Hiking to the Smoke Hole

By Bear Lake Staff / December 3, 2014

Opening of the mystical smoke hole.  Can you see the Keepers of the Eternal Flame?! Opening of the mystical smoke hole. Can you see the Keepers of the Eternal Flame?!

Blog by April Hicks, our upcoming Marketing Director at Bear Lake Reserve

This November has been a beautiful one at Bear Lake Reserve.  With highs of 50 and 60 degrees, how could I not go hiking with Joey and the McLaughlin family to the historic Smoke Hole the day before Thanksgiving?!

For the past couple of months, I have been actively learning about the history of Bear Lake Reserve, trampling through the forest and reminded of my childhood days, spent eating violets like fairies and looking for Lady Slippers.  Brandon and Joey have been truly instrumental in my learning about the property, but I have to be honest…  I wasn’t sure that there really even was a smoke hole.

Sure…T. Walter Middleton references the mystic Smoke Hole in his book about the region, Qualla.  But reading about the Smoke Hole and actually finding it are two totally different experiences!

Kelsey McLaughlin kneels near the opening of the historic Smoke Hole at Bear Lake Reserve. Kelsey McLaughlin kneels near the opening of the historic Smoke Hole at Bear Lake Reserve.

Smoke Holes develop in rock formations over years of mineral interaction from mountain streams.  The temperature in the Smoke Hole stays constant, so in the winter, we feel a warm, humid air pushing out the cave opening where the air in the summer felt cool.

While I can provide you with general directions to the Smoke Hole, I strongly advise hiking with a guide or a buddy who has seen it before. If you drive past Mossycup Court maybe a quarter of a mile, there is a clearing on the left side of the road large enough to park your car on an incline. That is the adventurous “trail head” to the Smoke Hole.  From this point, walk straight up and ahead until the woods look less clear, forcing you to turn left.  Continue hiking in this direction until you begin to see a silt fence.  Follow the silt fence through the woods until you come to a large rock face.  If you are facing the right rock face, the Smoke Hole is directly behind you.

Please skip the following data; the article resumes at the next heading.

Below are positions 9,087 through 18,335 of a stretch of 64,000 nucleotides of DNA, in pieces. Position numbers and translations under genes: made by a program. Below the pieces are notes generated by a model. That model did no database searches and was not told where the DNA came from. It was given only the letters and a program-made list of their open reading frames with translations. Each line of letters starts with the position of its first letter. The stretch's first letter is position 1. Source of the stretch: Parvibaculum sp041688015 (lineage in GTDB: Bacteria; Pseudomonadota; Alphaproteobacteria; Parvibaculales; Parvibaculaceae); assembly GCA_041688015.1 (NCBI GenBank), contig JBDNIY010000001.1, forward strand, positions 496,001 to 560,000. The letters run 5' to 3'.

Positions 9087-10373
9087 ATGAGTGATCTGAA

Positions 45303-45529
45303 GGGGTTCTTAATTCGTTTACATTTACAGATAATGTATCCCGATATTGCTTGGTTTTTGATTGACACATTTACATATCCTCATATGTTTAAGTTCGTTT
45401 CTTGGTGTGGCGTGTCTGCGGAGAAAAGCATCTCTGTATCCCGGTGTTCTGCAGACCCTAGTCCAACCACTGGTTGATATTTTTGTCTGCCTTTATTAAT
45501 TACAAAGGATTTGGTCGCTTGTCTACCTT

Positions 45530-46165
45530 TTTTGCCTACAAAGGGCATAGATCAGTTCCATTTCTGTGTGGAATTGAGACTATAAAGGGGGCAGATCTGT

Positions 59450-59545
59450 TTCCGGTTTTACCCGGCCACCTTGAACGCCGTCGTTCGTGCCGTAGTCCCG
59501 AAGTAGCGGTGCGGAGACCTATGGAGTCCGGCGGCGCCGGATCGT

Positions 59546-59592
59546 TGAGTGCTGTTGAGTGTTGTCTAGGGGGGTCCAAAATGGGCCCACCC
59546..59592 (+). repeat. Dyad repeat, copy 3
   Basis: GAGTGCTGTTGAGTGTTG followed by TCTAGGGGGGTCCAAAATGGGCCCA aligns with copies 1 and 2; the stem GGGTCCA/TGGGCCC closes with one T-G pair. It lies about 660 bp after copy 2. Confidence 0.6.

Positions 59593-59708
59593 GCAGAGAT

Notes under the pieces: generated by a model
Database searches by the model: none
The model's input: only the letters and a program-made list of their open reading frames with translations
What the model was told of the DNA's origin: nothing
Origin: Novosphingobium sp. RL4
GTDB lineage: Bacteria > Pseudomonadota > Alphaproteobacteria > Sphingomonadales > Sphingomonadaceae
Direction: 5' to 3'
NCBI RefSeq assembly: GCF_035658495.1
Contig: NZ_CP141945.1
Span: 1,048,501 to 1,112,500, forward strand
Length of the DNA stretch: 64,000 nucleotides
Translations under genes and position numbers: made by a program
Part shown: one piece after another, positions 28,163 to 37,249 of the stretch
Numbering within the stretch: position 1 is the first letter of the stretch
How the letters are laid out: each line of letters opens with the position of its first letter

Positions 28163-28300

The McLaughlin Family - Ready for any adventure!  General Manager  Joey Laughridge takes a photo while the McLaughlin family poses by the Smoke Hole. The McLaughlin Family – Ready for any adventure!
General Manager Joey Laughridge takes a photo while the McLaughlin family poses by the Smoke Hole.

This Smoke Hole is believed to be a part of a cavern system with connecting tunnels and possibly other exit points.  Bear Lake Reserve sent a spelunker in to explore the system in 2012.  His rope ended at around 40 feet, but he anticipates that the trail has multiple side tunnels and shared that the Smoke Hole, once considered the home of the Keepers of the Eternal Flame in Cherokee lore, is now a habitat for mountain woodland creatures including several species of bats.

This is definitely an adventure hike, and one that I would highly recommend!  Be sure to get in touch with Joey, Brandon, or the McLaughlin’s when you’re ready for a moderate hike to a natural wonder!

"Don't fall in, Justin!" - We laugh as Mr. McLaughlin makes his way as close to the inside of the Smoke Hole as he can get! “Don’t fall in, Justin!” – We laugh as Mr. McLaughlin makes his way as close to the inside of the Smoke Hole as he can get!

 

See the video footage, taken by Owen Schultz, Ridgeline Property Management, Inc.!

For a map of the adventure and maintained trails at Bear Lake Reserve, click here.

To contact Joey  or Brandon to schedule your expedition, click here.

To schedule your visit to Bear Lake Reserve, click here.

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